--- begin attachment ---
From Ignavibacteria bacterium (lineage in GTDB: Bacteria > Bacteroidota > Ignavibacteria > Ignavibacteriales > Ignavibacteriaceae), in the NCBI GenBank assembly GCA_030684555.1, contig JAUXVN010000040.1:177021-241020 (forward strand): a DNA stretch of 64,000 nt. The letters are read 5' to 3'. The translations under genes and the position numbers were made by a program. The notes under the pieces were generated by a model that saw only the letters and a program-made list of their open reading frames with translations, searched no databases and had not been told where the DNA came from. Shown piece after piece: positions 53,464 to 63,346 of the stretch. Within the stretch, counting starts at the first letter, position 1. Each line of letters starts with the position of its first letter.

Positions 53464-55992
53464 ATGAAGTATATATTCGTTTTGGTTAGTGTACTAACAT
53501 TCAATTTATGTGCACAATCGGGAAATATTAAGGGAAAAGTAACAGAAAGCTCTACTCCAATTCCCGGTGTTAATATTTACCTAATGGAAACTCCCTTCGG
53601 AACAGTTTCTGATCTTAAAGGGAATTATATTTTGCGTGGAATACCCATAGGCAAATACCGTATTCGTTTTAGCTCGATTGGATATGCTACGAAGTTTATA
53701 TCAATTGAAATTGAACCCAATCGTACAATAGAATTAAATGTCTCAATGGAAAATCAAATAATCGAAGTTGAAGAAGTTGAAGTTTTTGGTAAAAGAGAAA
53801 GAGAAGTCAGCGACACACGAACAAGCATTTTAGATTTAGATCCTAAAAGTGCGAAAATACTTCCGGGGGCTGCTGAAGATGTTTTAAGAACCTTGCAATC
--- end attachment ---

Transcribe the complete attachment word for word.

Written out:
From Ignavibacteria bacterium (lineage in GTDB: Bacteria > Bacteroidota > Ignavibacteria > Ignavibacteriales > Ignavibacteriaceae), in the NCBI GenBank assembly GCA_030684555.1, contig JAUXVN010000040.1:177021-241020 (forward strand): a DNA stretch of 64,000 nt. The letters are read 5' to 3'. The translations under genes and the position numbers were made by a program. The notes under the pieces were generated by a model that saw only the letters and a program-made list of their open reading frames with translations, searched no databases and had not been told where the DNA came from. Shown piece after piece: positions 53,464 to 63,346 of the stretch. Within the stretch, counting starts at the first letter, position 1. Each line of letters starts with the position of its first letter.

Positions 53464-55992
53464 ATGAAGTATATATTCGTTTTGGTTAGTGTACTAACAT
53501 TCAATTTATGTGCACAATCGGGAAATATTAAGGGAAAAGTAACAGAAAGCTCTACTCCAATTCCCGGTGTTAATATTTACCTAATGGAAACTCCCTTCGG
53601 AACAGTTTCTGATCTTAAAGGGAATTATATTTTGCGTGGAATACCCATAGGCAAATACCGTATTCGTTTTAGCTCGATTGGATATGCTACGAAGTTTATA
53701 TCAATTGAAATTGAACCCAATCGTACAATAGAATTAAATGTCTCAATGGAAAATCAAATAATCGAAGTTGAAGAAGTTGAAGTTTTTGGTAAAAGAGAAA
53801 GAGAAGTCAGCGACACACGAACAAGCATTTTAGATTTAGATCCTAAAAGTGCGAAAATACTTCCGGGGGCTGCTGAAGATGTTTTAAGAACCTTGCAATC